Qualitative and quantitative methods are similar in their reliance on research questions and selected data collection and analysis tools. In terms of differences, qualitative methods are non-representative, based on the textual information, and conducted to examine the phenomenon in detail. In contrast, quantitative methods are objective, findings can be discussed in the context of the large population, results are usually in the numeric form, and their reliability is high.
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Such articles as “The “Bad Parent” Assumption: How Gender Stereotypes Affect Reactions to Working Mothers” by Okimoto and Heilman (2012) and “The Lived Experience of Family Members of Persons Who Compulsively Hoard: A Qualitative Study” by Sampson (2013) were selected.
The article by Okimoto and Heilman (2012) is a clear example of the quantitative research because the authors formulated hypotheses regarding perceptions of working mothers, conducted experiments, utilized statistical tools to analyze the numeric data, and tried to generalize the results as applicable to the large population of mothers. Sampson (2013) used interviews and the phenomenological analysis typical of qualitative researches, and the identification of themes was used as a traditional method to work with the textual data.
Scientific merit qualities can be effectively applied to the article by Okimoto and Heilman (2012) because it added the new objective information to the knowledge base on perceptions of working mothers in families; it added to the advanced theories in terms of discussing the role of gender stereotypes; and it is characterized by such features as testability, reliability, objectivity, and generalizability.
The findings indicate that working mothers are often perceived as bad parents, especially in the workplace. The findings provoke questions on working mothers’ attitudes to such judgments. For this further study, it is possible to use the qualitative methodology and the focus group to learn subjective visions.
Okimoto, T. G., & Heilman, M. E. (2012). The “bad parent” assumption: How gender stereotypes affect reactions to working mothers. Journal of Social Issues, 68(4), 704-724. Web.
Sampson, J. M. (2013). The lived experience of family members of persons who compulsively hoard: A qualitative study. Journal of Marital and Family Therapy, 39(3), 388-402. Web.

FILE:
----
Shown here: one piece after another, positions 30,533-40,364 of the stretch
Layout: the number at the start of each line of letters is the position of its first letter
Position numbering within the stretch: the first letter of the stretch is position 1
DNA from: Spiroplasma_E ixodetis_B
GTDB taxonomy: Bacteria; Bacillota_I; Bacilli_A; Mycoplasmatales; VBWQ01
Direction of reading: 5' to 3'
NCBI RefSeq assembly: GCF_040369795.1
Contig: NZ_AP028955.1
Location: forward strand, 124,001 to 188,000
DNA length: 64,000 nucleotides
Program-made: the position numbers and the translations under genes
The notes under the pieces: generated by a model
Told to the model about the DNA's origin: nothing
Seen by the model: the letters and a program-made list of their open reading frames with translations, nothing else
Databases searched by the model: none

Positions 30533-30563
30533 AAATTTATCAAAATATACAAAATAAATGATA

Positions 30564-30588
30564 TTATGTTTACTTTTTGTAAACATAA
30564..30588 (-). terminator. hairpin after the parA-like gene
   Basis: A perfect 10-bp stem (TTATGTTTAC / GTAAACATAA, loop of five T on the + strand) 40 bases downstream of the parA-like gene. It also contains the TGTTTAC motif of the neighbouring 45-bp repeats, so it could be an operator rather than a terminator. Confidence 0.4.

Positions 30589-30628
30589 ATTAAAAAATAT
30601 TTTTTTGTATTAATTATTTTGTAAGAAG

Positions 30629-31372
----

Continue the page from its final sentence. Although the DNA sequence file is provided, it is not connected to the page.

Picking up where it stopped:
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Unit 1 Discussion 2: Research Topic
The selected research topic is the connection of the conscious perception and non-conscious perception with the person’s experience. The main assumption guiding the research on this topic is that people’s both conscious and non-conscious perception can be based on the previous experiences (Badgaiyan, 2012). Thus, having the certain experience associated with perceived objects and situations, people continue to perceive other details consciously and non-consciously (Tsuchiya, Wilke, Frässle, & Lamme, 2015). The main constructs to discuss in relation to the topic are consciousness, perception, and experience because, using his or her consciousness, a person makes sense of the perceived processes and compares them with the experience.
This topic is interesting to be researched in detail because today, there are many discussions of perception issues in the popular culture, and they are also associated with the aspects of the individual’s conscious and non-conscious processes.
Many characters with unique perception qualities are depicted in shows. Thus, it is important to study the issue from the researcher’s perspective. The field of general psychology allows researching the variety of issues, and the proposed topic is important to this specialization because it contributes to the research on the people’s perception and aspects of consciousness as there are many gaps in debates on these concepts. The perception processes are studied today from new perspectives.
The topic was rarely discussed in relation to the experience concept; therefore, it is important to find out whether the conscious and non-conscious perception can be influenced by the experience. Furthermore, it is interesting whether the non-conscious perception is really observed. Finally, the third question is whether there are significant differences between conscious perception and non-conscious perception processes.
Badgaiyan, R. D. (2012). Nonconscious perception, conscious awareness and attention. Consciousness and Cognition, 21(1), 584-586.
Tsuchiya, N., Wilke, M., Frässle, S., & Lamme, V. A. (2015). No-report paradigms: Extracting the true neural correlates of consciousness. Trends in Cognitive Sciences, 19(12), 757-770.